Exploring Air Quality Monitoring: A Podcast Interview with PurpleAir on Stacy on IoT

Air quality podcast

Air quality is a vital aspect of our daily lives, impacting our health, environment, and overall well-being. In the quest to understand and improve air quality, The Internet of Things recently featured an air quality podcast interview with Adrian Dybwad, CEO and founder of PurpleAir.  

In this blog, we delve into the key takeaways from this discussion about the importance of air quality monitoring and PurpleAir's contributions to air quality research worldwide. 

The Internet of Things Podcast with Stacey Higginbotham 

Hosted by Stacey Higginbotham and Kevin Tofel, The Internet of Things podcast is a beacon for tech enthusiasts, IoT aficionados, and anyone interested in the world of connected devices. Known for its in-depth discussions of IoT trends and innovations, The Internet of Things Podcast provides valuable insights into the rapidly evolving landscape of technology. 

PurpleAir Interview: How to Track Air Quality with PurpleAir Monitors 

In a recent air quality podcast episode, The Internet of Things Podcast featured Adrian Dybwad. During the interview, he shed light on the significance of tracking air quality, especially for regions prone to wildfires.  

“We are helping people in all sorts of ways, deciding when to go cycling, helping them know which direction to go during a catastrophe like a wildfire, and helping them manage their children’s asthma better. It’s our users that have put us here,” Dybwad explained, referring to PurpleAir’s success. “Everyone cares about air quality. Everyone wants to know what’s going on with it. And everyone wants to avoid poor air quality—funny enough, even people who smoke cigarettes.” 

With PurpleAir air quality monitors, individuals, communities, and organizations can access real-time air quality data. That way, they can make informed decisions to protect themselves and prioritize their health and well-being. 

Dybwad also addressed concerns about the accuracy of air quality monitors in general. For example, he explained that having a multitude of air quality monitors across various locations helps ensure data accuracy. PurpleAir's approach focuses on widespread air quality monitor deployment, offering a comprehensive view of air quality conditions.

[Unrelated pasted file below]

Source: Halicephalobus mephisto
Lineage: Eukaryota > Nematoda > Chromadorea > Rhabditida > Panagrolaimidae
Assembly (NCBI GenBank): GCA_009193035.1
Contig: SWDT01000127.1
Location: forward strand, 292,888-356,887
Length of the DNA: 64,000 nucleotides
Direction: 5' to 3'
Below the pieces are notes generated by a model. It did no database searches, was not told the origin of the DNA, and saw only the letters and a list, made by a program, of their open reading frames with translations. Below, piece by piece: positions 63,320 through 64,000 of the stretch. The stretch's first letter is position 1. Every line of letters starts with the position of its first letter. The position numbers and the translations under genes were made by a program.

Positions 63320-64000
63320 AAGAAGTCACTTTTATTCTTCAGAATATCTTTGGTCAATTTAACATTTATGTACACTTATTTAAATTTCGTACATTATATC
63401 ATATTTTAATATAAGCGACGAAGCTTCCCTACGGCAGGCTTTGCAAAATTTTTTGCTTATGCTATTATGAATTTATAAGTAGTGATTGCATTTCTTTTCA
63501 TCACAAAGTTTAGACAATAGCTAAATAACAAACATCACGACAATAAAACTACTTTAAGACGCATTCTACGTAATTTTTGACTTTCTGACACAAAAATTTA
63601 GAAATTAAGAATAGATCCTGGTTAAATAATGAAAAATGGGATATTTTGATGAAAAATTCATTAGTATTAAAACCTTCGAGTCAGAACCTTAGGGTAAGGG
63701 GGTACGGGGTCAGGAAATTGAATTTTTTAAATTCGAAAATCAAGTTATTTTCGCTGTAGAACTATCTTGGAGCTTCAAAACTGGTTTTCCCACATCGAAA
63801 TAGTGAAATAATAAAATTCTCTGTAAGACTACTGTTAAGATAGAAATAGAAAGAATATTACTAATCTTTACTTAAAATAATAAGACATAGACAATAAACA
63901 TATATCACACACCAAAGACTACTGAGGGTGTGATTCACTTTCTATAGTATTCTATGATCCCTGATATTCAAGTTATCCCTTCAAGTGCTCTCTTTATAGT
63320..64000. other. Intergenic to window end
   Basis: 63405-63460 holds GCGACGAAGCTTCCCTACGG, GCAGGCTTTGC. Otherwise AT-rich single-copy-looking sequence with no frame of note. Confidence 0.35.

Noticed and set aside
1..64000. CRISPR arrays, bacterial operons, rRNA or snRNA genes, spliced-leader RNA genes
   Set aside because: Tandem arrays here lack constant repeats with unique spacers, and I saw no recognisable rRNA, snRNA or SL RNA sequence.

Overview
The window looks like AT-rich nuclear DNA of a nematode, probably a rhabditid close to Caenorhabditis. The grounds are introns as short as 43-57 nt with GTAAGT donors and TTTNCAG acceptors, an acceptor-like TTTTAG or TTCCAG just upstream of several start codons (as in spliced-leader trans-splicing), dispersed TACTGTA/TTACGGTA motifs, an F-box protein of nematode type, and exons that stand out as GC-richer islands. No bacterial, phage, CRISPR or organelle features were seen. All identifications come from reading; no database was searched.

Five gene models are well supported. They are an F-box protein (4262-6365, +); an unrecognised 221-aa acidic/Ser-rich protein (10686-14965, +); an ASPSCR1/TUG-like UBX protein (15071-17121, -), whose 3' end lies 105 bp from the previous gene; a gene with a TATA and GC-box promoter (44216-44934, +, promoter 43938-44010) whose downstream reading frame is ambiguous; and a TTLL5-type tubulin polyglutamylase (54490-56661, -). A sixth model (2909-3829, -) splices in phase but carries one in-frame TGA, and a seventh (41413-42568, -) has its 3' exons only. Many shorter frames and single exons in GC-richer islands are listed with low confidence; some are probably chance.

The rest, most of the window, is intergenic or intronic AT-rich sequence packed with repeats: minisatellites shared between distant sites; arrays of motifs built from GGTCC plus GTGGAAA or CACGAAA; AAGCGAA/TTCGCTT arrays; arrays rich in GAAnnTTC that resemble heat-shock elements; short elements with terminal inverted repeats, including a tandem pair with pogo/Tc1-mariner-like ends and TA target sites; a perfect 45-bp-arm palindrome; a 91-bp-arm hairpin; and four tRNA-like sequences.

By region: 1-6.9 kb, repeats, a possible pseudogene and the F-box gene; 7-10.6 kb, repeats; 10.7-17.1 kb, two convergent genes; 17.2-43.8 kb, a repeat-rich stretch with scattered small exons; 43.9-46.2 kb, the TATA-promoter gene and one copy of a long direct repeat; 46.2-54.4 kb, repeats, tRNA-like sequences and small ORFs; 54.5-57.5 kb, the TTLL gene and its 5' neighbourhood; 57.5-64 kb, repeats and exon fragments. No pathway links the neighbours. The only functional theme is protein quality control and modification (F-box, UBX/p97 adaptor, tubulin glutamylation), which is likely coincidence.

“Government sensors used by the EPA to measure air quality and record the results. Those are scientific instruments that are expensive, huge, and loud. And they require a lot of calibration,” Adrian Dybwad said. “[And while] the new generation of low-cost sensors are aimed at supplementing that data for everyday decisions, there is a lot of flashy marketing to attract buyers. So [everybody must] be careful and avoid getting a sensor that doesn’t perform well.” 

Moreover, Adrian Dybwad's insights into air quality monitoring extended beyond personal use. He discussed how PurpleAir's air quality monitors are instrumental in empowering communities to advocate for positive policy changes aimed at improving air quality.  

Having established PurpleAir air quality monitors as highly precise and low-cost, the company has been contacted by the United States Environmental Protection Agency (EPA) for its air quality monitoring data. 

“Throughout PurpleAir’s history, we never set out to approach EPA. Instead, they came to us, and they formed a relationship over time. So, we were talking for a long time. All of that ended up with them saying, ‘okay, we’re going to consume the data.’” 

By providing accurate and accessible data, PurpleAir is contributing to citizen science, enabling individuals and communities to take targeted actions to mitigate air pollution. 

“I’ve had a PurpleAir sensor outside my home for two years now, and I love it. I love being able to tell the air quality at a glance. I love the fact that I’m contributing to a larger database of local air quality, and this is especially important because I live on the West Coast, and we’re in the wildfire season,” said Stacy Higginbotham. 

Air quality monitoring is a critical aspect of modern life, especially in the face of challenges like wildfires. The interview with Dybwad highlights how connected devices, like PurpleAir, contribute to citizen science and positive policy changes. By providing accessible and accurate air quality data, PurpleAir empowers individuals and communities to make informed decisions about their health and environment. 

PurpleAir Interview on The Internet of Things Podcast 

Listen to the entire podcast episode with PurpleAir CEO Adrian Dybwad below. By doing so, you’ll gain a deeper understanding of PurpleAir's mission and impact. Dybwad delves into the technical aspects of air quality monitors, their functionality, and optimal placement for accurate readings. 


Get Involved Yourself  

At PurpleAir, there are tons of community projects going on around the world. We’re thrilled to see these kinds of collaborative efforts, and we look forward to seeing plenty more in the future. Are you working on a community project with PurpleAir’s air quality monitors?  

We would love to hear about it. Share a post in the Community Project forum, so we can highlight your work. Together, we can make air quality accessible for everyone.